LifeWallet CEO John Ruiz plans to sue the NCAA, he told On3 on Wednesday in a phone interview.
When the NCAA recently placed Miami on probation regarding an impermissible benefit during the recruitment of women’s basketball players Hanna and Haley Cavinder, the association labeled Ruiz as a booster. He said he plans to file suit within the next 10 business days. Ruiz said his legal team will represent him and will file in the state of Florida.
“The main gist of it is I’m not a booster,” Ruiz said Wednesday. “Therefore, the categorization of me as a booster is legally incorrect. There has already been an agreement in place. I think the university could petition them back to shorten the probation period.”
The NCAA did not respond to a request for comment. A law expert told On3 the case would not fall under defamation but could call for a declaratory judgement, which resolves legal uncertainty between two parties. It is typically sought in the insurance realm.
Miami women’s basketball coach Katie Meier sat out the first three games of the 2022-23 season, and the program is on a one-year probation. The NCAA said the Cavinders had an impermissible meal with Ruiz, who it classified as a Miami booster. The governing body did not disassociate him from the institution, which would prevent him from receiving special in-venue seating, booster memberships and interactions with coaches.
While the ruling was not related to the athletes’ NIL rights, it has been classified as an NIL-adjacent infraction.
The NCAA defines a booster as “representatives of the institution’s athletic interests.” That classification is earned by providing a donation in order to obtain season tickets, participating in an athletics program, making financial contributions to the school, providing employment for enrolled athletes, assisting in the recruitment of high school prospects or assisting in providing benefits to enrolled athletes.
Ruiz’s two sons played baseball for the Hurricanes.
His case against the NCAA will center on the idea that he is not a Miami booster because his company struck the deals with athletes. If the NCAA views him as a Hurricanes booster, Ruiz wondered how the organization would classify him if he approached athletes at Florida, Florida State, Georgia and Alabama with NIL deals.
Ruiz is the owner of the health technology platform Lifewallet, and distributed more than $10 million in NIL deals in the first year of college athletics’ new era. While the brunt of those partnerships have come with athletes who attend Miami, not all of the athletes are Hurricanes.
Also an attorney, Ruiz said he never brought a Miami athlete to his house before the start of the NCAA’s NIL era. He also has been adamant that LifeWallet’s return on investment in NIL is not tied to the University of Miami.
Cigarette Racing, a speedboat-racing team that Ruiz owns, also has signed a number of athletes to NIL deals.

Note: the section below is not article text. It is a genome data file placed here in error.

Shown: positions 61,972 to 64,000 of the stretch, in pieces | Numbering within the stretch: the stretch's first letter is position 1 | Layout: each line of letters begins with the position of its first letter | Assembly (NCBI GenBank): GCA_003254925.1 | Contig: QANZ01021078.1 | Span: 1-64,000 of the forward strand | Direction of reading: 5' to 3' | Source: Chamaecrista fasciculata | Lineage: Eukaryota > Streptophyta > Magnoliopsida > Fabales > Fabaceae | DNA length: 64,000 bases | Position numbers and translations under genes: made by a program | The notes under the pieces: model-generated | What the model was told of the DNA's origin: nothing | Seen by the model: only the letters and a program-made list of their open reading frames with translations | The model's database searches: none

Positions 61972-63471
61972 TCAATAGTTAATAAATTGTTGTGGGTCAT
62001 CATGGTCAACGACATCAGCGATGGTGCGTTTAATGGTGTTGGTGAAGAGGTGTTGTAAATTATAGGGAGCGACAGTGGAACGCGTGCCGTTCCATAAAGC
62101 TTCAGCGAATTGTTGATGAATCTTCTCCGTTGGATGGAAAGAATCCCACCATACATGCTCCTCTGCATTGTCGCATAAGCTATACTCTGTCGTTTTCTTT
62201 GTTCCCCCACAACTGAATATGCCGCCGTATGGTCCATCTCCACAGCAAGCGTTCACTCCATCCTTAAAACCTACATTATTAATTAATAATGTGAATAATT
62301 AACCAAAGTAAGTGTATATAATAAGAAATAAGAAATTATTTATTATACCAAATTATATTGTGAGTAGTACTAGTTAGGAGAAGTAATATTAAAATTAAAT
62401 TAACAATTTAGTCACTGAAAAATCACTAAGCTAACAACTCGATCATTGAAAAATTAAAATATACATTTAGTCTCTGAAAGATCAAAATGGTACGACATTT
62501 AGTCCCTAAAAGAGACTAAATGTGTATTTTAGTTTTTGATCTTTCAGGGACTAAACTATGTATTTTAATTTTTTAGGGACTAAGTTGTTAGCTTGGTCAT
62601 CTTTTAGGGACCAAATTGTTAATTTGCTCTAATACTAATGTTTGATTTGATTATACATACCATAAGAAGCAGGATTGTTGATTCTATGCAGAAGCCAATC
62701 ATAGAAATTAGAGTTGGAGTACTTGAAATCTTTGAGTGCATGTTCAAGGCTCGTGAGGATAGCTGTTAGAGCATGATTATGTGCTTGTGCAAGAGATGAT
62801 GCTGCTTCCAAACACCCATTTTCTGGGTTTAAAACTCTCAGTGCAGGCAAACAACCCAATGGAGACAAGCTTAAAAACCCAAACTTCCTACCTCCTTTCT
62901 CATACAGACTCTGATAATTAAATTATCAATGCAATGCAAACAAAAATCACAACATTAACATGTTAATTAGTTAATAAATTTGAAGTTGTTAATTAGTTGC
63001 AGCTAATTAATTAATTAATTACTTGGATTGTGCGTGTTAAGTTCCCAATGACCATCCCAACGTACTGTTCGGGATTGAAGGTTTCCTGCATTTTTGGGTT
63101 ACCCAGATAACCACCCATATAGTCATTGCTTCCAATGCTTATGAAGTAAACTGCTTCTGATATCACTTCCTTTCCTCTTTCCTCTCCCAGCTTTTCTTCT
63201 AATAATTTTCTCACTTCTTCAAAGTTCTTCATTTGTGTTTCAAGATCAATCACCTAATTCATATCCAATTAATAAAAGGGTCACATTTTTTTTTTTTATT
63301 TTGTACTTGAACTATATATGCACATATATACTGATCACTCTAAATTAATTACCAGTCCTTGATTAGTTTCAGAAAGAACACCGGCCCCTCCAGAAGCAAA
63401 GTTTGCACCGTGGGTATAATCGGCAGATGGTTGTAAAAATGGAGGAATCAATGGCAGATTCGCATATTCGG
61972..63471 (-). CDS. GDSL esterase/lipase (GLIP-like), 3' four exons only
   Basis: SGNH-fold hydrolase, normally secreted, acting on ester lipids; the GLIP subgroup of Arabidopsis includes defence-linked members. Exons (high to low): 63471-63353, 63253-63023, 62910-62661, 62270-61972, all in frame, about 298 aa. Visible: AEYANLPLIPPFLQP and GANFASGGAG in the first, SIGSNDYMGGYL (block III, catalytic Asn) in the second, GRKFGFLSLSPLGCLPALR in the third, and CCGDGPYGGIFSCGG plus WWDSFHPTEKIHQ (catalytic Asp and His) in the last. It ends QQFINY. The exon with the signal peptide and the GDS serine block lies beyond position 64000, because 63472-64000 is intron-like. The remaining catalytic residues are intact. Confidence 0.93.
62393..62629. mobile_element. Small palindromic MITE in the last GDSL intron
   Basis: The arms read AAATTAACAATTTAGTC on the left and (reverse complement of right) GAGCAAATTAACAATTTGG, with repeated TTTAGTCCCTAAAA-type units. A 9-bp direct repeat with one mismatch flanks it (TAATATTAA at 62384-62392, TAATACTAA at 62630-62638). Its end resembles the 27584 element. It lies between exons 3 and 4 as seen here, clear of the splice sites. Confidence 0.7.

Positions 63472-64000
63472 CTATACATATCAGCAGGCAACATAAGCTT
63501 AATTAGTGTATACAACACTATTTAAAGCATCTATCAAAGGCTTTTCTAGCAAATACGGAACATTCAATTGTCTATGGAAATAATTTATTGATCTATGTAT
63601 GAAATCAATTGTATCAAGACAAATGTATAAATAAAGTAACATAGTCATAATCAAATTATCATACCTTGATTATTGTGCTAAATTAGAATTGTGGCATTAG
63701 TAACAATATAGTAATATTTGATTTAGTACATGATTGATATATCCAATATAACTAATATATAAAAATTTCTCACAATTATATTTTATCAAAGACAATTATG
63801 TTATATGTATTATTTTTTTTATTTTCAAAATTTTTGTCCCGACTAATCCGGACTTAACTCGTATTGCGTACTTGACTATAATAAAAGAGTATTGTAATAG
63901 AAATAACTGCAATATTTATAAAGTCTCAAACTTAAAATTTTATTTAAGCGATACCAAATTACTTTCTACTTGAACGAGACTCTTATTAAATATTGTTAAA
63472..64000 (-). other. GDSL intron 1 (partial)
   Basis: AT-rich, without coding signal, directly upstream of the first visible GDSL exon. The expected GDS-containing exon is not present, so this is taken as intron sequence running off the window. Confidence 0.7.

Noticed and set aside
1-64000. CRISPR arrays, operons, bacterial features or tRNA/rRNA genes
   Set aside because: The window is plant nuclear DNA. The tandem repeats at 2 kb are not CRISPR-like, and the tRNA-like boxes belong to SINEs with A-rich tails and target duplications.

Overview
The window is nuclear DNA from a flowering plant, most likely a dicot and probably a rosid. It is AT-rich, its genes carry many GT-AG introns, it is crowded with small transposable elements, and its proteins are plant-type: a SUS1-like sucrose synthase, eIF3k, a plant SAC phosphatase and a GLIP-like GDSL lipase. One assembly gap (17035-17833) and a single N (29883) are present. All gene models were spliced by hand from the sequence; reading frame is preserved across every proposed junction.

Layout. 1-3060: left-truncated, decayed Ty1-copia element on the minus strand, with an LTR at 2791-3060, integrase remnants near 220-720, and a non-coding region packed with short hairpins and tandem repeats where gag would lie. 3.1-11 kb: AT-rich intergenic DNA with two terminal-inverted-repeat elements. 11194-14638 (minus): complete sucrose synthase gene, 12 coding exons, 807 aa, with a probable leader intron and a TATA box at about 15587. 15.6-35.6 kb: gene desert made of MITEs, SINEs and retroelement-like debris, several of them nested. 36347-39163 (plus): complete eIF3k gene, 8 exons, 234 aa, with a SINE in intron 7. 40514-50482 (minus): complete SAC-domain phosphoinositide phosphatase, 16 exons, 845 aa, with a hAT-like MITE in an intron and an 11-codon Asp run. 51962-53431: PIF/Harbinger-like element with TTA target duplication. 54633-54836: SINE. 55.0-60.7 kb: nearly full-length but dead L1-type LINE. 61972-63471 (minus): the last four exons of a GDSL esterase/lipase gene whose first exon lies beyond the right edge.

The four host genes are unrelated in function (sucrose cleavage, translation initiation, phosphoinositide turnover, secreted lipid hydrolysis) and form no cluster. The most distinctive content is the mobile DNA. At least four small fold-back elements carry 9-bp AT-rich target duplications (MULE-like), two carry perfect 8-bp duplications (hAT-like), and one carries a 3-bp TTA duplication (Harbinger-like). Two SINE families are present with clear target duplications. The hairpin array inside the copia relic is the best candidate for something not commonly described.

“I would call it very sloppy on their end [the NCAA],” he said. “What they should have done considering what had happened in an uncertain world, they should have sent the coach a letter of advice and say, ‘Hey, based on these new rules in the world, you shouldn’t have contacted a potential NIL opportunity until the players are enrolled.’
“But to go to the extreme that they did was completely uncalled for. There was no malice; there was no intent of utilizing NIL to have the girls come to Miami.”
Some in the NIL space recently told On3 that the NCAA might actually welcome a NIL-related court case. “The best thing for the NCAA is a court case because once it is initiated by a potential booster we have the discovery process,” said Peter Schoenthal, CEO of Athliance. “Both parties are entitled to all of the discovery – aka, the evidence – involved in the case. If the right case is brought, there are certainly going to be implicating emails and text messages, which is going to allow the NCAA to say, ‘See, we told you so.’ ”
Ruiz has been one of the most visible actors in the NIL era. Shortly after former Kansas State guard Nijel Pack committed to Miami last April, Ruiz announced that LifeWallet had signed him to a two-year deal worth $800,000 along with a car.
That was the last partnership in which Ruiz shared specific details. His tweet gained traction online, with some observers criticizing him for what they argued could be perceived as providing an inducement for Pack to commit to Miami. Along with the situation surrounding Pack and the number of deals he has announced, Ruiz believes the NCAA went after Miami to prove a point.
“I would hope to be able to answer ‘No,’ but it seems like the answer is ‘Yes,’ ” Ruiz said. “Because I have a very transparent platform. And I think the message from the NCAA was, ‘Hey, you know, put the brakes on it a little bit because that’s not the way that we viewed it [NIL] before this all happened.’ “